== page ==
SWALA Annual Lecture – Wednesday, 20th April – “Public Law: Solution or Swindle?”

Delivering the SWALA annual lecture at St John’s Chambers in Bristol on Wednesday 20th April 2016, Mr Justice Coulson offered an intriguing assessment of the areas of public law which he has been called on to consider during his judicial career.

Before his appointment to the bench, Mr Justice Coulson was a practitioner at the construction Bar and as a QB judge had covered the full range of QB work including crime. He has, as a result, largely become involved in public law work, other than in his specialist field, since becoming a judge.  He was therefore, after reminding us that the CPR does apply in the Administrative Court, able to provide an original and generalist’s view of the impact and importance of public law in five key areas Continue reading

Law of Consultation Overview and Case Update – 29th September 2015

On 29th September 2015 Burges Salmon LLP generously hosted the third meeting of SWALA. The meeting was well attended by a number of solicitors and barristers who have an interest in Administrative Law in the South West of England. There was a healthy mixture of practitioners in private practice and those employed by public authorities.

The focus of the meeting was twofold. Firstly, consideration of the law of consultation and recent case law. Secondly, the linked but distinct topic of the role of judicial review in renewable energy industry in the UK.

The first speaker was Emily Heard of Bevan Brittan Continue reading

Training: How to do Judicial Review…in the West!

In collaboration with SWALA, Public Law Project (PLP) are putting on a one day course at the University of West of England (UWE) on  11 June 2015:  How to do Judicial Review…in the West!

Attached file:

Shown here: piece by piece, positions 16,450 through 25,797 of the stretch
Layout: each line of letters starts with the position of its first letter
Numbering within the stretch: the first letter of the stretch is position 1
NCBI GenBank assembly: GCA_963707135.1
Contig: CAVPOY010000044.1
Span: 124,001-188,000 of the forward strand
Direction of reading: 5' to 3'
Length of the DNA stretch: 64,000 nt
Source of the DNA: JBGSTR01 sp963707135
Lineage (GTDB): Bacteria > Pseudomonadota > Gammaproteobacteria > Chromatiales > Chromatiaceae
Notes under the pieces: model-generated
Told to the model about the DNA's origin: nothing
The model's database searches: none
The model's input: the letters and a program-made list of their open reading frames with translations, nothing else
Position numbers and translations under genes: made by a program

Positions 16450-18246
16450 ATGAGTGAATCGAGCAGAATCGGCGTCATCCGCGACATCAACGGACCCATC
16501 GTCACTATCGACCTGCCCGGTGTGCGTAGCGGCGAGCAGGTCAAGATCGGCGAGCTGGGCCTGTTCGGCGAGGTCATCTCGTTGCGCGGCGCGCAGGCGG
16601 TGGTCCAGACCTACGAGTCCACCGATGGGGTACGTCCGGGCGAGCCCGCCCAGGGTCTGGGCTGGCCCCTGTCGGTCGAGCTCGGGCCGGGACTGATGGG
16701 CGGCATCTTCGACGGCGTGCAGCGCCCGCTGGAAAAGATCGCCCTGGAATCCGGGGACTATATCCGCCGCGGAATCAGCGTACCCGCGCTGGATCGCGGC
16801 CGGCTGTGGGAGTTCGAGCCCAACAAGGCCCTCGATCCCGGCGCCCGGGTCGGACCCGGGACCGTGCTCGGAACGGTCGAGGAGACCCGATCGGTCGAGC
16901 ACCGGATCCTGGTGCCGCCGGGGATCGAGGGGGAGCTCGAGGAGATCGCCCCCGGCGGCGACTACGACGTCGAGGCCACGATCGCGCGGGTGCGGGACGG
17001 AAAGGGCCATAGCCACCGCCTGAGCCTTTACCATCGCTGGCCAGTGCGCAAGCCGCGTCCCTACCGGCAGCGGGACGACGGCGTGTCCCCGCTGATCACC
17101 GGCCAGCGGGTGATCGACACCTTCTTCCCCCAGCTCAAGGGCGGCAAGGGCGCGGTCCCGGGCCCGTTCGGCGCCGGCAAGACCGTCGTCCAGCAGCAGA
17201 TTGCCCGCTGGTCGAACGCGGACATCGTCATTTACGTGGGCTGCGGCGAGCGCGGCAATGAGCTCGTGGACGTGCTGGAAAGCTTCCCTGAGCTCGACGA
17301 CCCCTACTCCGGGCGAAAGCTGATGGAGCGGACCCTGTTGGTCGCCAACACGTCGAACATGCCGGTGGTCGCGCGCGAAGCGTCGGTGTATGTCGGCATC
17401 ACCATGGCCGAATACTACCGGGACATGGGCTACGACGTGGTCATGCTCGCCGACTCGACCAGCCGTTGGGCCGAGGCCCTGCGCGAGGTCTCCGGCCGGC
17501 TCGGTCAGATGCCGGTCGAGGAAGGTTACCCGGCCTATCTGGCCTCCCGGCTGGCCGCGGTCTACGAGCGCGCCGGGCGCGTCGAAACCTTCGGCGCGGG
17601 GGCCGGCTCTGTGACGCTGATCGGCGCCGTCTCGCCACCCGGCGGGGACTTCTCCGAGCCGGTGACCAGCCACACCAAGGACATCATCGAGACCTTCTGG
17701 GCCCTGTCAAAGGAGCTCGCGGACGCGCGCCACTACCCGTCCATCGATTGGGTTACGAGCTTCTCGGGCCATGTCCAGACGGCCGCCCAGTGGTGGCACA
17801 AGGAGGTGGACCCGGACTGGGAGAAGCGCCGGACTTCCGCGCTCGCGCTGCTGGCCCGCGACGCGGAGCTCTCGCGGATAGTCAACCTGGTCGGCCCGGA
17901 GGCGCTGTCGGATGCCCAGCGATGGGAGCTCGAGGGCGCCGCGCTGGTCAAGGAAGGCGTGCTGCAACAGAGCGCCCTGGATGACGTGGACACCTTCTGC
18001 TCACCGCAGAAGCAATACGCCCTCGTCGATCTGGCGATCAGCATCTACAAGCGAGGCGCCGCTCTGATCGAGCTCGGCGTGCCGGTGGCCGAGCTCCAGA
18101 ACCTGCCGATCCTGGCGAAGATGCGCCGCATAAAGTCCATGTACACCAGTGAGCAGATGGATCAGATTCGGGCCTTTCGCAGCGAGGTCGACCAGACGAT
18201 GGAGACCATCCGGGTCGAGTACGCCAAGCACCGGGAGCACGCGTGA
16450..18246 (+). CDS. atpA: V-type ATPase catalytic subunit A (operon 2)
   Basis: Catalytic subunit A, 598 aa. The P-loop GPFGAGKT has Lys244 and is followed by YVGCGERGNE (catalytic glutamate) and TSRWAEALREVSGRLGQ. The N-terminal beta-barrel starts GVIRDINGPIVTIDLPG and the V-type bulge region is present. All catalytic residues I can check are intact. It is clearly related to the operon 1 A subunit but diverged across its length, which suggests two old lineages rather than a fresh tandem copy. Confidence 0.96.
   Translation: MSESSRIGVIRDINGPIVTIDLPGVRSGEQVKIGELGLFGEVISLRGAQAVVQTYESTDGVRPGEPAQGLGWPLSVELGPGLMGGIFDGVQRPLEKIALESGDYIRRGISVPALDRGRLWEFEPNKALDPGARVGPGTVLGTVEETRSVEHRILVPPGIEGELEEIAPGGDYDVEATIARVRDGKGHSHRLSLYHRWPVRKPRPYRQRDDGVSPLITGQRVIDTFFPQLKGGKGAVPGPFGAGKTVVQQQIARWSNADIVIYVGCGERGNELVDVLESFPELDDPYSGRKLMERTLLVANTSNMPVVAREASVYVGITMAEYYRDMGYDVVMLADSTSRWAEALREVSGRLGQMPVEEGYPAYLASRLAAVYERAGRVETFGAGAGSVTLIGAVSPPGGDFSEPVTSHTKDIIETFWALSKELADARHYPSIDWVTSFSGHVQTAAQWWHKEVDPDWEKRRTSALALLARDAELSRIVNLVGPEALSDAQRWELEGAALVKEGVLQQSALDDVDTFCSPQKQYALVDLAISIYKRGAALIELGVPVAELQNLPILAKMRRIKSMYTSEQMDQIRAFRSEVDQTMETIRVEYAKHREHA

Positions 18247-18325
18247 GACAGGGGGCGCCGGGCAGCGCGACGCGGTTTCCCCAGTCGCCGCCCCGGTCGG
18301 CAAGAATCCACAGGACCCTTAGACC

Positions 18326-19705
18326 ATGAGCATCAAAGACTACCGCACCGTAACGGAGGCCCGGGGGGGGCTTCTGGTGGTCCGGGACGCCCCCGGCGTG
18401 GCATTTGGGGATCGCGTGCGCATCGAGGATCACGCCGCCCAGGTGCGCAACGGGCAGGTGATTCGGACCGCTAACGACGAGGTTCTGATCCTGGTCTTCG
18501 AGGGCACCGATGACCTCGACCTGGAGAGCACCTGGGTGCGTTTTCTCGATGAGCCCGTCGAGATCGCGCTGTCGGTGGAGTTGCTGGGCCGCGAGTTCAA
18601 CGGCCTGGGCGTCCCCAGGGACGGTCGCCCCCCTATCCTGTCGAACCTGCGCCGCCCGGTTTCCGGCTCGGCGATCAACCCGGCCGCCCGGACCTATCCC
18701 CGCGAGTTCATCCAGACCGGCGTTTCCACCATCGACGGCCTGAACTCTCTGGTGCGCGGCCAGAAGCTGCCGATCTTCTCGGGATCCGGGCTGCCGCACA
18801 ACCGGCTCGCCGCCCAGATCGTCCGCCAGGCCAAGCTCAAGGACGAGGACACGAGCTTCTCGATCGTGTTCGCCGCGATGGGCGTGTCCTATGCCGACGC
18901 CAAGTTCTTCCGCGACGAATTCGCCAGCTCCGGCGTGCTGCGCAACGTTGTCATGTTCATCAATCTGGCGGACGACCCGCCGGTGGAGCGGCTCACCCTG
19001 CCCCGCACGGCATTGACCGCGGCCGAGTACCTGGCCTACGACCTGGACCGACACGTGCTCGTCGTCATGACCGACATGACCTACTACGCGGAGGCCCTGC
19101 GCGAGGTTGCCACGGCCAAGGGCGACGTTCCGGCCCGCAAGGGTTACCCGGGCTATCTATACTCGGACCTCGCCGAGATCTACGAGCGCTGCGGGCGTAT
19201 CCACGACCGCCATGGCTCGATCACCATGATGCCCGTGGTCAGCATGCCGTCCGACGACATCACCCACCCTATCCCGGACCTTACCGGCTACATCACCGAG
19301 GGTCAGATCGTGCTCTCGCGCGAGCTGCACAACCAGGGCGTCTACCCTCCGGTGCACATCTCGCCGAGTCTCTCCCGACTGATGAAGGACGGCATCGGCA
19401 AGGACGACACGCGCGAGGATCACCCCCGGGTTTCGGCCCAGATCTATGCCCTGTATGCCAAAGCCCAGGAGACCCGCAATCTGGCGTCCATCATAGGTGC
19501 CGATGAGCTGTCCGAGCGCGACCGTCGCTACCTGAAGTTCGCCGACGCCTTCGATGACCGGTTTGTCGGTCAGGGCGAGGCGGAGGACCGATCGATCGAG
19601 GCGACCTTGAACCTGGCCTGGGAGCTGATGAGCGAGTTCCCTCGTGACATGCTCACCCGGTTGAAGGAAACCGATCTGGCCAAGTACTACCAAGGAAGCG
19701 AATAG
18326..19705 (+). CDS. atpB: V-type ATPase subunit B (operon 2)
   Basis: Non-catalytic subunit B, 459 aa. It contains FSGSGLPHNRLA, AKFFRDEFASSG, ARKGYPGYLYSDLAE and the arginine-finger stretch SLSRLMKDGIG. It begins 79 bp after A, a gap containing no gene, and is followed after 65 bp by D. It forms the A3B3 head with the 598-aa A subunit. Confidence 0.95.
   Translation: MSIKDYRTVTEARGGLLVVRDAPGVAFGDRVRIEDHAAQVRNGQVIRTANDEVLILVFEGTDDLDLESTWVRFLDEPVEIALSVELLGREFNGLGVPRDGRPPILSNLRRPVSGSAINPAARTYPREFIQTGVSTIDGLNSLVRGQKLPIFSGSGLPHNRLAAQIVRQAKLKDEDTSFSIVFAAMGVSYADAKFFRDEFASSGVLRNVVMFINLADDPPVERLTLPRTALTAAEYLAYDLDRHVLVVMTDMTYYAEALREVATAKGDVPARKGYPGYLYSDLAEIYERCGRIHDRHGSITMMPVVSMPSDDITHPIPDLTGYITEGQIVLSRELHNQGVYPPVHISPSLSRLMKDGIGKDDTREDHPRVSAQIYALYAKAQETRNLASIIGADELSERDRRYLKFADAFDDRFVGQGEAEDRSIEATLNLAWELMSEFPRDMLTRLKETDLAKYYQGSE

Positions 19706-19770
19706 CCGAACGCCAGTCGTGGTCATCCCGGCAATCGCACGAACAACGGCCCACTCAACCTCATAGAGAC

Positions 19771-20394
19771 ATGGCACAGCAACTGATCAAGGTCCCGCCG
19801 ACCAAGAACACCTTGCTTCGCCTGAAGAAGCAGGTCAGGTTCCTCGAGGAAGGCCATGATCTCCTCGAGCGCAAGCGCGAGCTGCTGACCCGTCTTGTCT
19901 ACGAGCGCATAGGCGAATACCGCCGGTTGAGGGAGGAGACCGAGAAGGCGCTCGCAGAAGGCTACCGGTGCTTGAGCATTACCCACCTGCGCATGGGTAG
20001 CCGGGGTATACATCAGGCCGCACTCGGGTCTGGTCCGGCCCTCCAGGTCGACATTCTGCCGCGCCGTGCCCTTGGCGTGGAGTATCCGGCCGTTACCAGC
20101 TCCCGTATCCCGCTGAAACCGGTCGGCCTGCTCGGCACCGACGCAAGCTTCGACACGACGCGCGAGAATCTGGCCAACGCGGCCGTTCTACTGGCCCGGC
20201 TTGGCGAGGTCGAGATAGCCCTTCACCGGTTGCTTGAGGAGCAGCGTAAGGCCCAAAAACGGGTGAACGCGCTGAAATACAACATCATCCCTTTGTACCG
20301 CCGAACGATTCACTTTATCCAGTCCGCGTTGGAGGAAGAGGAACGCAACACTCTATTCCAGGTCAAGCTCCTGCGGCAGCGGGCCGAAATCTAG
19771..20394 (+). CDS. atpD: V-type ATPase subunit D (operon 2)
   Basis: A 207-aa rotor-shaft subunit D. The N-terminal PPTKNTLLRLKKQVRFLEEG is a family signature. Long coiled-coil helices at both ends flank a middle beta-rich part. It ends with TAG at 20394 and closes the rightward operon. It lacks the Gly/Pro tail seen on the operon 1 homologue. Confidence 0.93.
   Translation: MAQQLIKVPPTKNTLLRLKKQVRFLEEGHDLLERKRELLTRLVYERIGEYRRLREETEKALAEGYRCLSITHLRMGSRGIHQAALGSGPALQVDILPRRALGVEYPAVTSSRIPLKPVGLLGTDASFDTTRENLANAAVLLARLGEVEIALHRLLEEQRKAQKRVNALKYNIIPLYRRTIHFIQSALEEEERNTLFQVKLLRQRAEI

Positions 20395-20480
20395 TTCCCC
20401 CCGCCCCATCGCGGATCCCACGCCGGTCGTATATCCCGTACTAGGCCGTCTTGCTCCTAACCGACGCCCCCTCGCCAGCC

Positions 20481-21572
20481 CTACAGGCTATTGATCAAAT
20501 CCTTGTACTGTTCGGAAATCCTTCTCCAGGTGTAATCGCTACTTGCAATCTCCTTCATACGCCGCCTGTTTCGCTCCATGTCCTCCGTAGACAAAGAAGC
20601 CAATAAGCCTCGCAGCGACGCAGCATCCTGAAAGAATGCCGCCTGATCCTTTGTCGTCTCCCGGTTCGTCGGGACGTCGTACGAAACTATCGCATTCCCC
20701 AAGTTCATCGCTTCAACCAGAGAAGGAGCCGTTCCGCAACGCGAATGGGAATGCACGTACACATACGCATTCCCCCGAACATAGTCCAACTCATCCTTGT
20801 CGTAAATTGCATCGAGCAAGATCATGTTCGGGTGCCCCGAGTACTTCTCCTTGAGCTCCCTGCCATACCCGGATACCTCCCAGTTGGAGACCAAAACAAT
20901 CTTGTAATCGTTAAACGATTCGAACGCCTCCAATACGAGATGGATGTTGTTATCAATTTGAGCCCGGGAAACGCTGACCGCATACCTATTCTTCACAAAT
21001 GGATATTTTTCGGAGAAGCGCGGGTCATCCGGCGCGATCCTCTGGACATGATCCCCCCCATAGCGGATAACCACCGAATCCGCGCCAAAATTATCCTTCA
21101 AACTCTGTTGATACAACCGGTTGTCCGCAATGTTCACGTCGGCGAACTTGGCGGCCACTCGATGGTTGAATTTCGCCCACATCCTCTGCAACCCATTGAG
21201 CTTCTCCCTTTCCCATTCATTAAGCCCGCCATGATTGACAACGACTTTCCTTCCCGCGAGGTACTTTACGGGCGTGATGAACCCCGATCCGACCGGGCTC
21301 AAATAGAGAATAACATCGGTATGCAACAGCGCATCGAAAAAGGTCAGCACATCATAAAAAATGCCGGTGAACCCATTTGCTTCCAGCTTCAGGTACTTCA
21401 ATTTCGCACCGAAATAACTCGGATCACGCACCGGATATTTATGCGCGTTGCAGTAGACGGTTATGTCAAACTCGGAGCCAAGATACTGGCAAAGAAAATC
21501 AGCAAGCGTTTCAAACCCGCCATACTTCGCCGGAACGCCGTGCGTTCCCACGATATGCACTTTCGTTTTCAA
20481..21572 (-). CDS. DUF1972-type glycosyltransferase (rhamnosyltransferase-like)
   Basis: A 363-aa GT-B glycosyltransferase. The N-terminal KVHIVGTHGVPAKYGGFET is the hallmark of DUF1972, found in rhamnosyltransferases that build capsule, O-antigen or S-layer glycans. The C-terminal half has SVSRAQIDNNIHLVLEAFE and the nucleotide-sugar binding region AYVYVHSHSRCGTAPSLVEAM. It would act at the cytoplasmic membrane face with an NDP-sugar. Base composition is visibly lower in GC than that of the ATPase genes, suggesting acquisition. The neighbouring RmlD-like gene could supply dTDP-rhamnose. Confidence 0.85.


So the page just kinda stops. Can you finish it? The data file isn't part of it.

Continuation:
The one day event is a complete course to provide lawyers and advisers, policy people and decision makers with an understanding of public law principles and how they operate in bringing and defending judicial review claims.  The course is also relevant to those working in campaigning organisations with a legal strategy and those representing and advising marginalised groups in society.

For more information and booking please visit the booking page.

Jurisdiction of the Administrative Court and the Court of Protection: should there be an overlap?

SWALA’s second meeting took place at the offices of Clarke Willmott on 5th March 2015.

The topic under discussion was the interface between the jurisdictions of the Court of Protection and the Administrative Court in best interests decision-making.

Taking a case study of P, an elderly and incapacitous care home resident who was deprived of her liberty, the panel of Polly Sweeney of Irwin Mitchell, Gabriel Beeby of Guildhall Chambers and Jess Flanagan of Clarke Willmott explored both jurisdictions’ remit Continue reading

Mr Justice Hickinbottom: The Administrative Court – The Next Step

Mr Justice Hickinbottom, who is the Queen’s Bench Liaison Judge for the Western Circuit, gave SWALA’s inaugural lecture “The Administrative Court – The Next Step” on 20th November 2014 at the offices of Bevan Brittan LLP.

SWALA has been formed to bring together all practitioners with an interest in Administrative Law in the South West of England.  It welcomes solicitors and barristers both in private practice and employed by public authorities.   Its first meeting was well attended by the professions and also members of the local judicary and court staff.

In his lecture Mr Justice Hickinbottom not only welcomed the formation of SWALA and explained the history and advantages of the regional jurisdiction of the Administrative Court, but went on to consider, in depth, the intractable problem of how a court can assess the proportionality of an administrative act which engages an individual’s human rights without trespassing on the area of discretion, which constitutionally belongs to the decision maker.  By reference to cases including R (SB) v Governors of Denbigh High School [2006] UKHL 15, Miss Behavin’ Ltd v Belfast City Council [2007] UKHL 19, R (Stevens) v Secretary of State for Communities and Local Government [2013] EWHC 792 (Admin) and R (Nagre) v Secretary of State for the Home Department [2013] EWHC 720 (Admin), Hickinbottom J expressed the view that the differences between the approach required by ECHR jurisprudence and the traditional Wednesbury approach could be exaggerated and explained how a court should allow considerable deference to a decision, which on its face properly took into account the human rights engaged.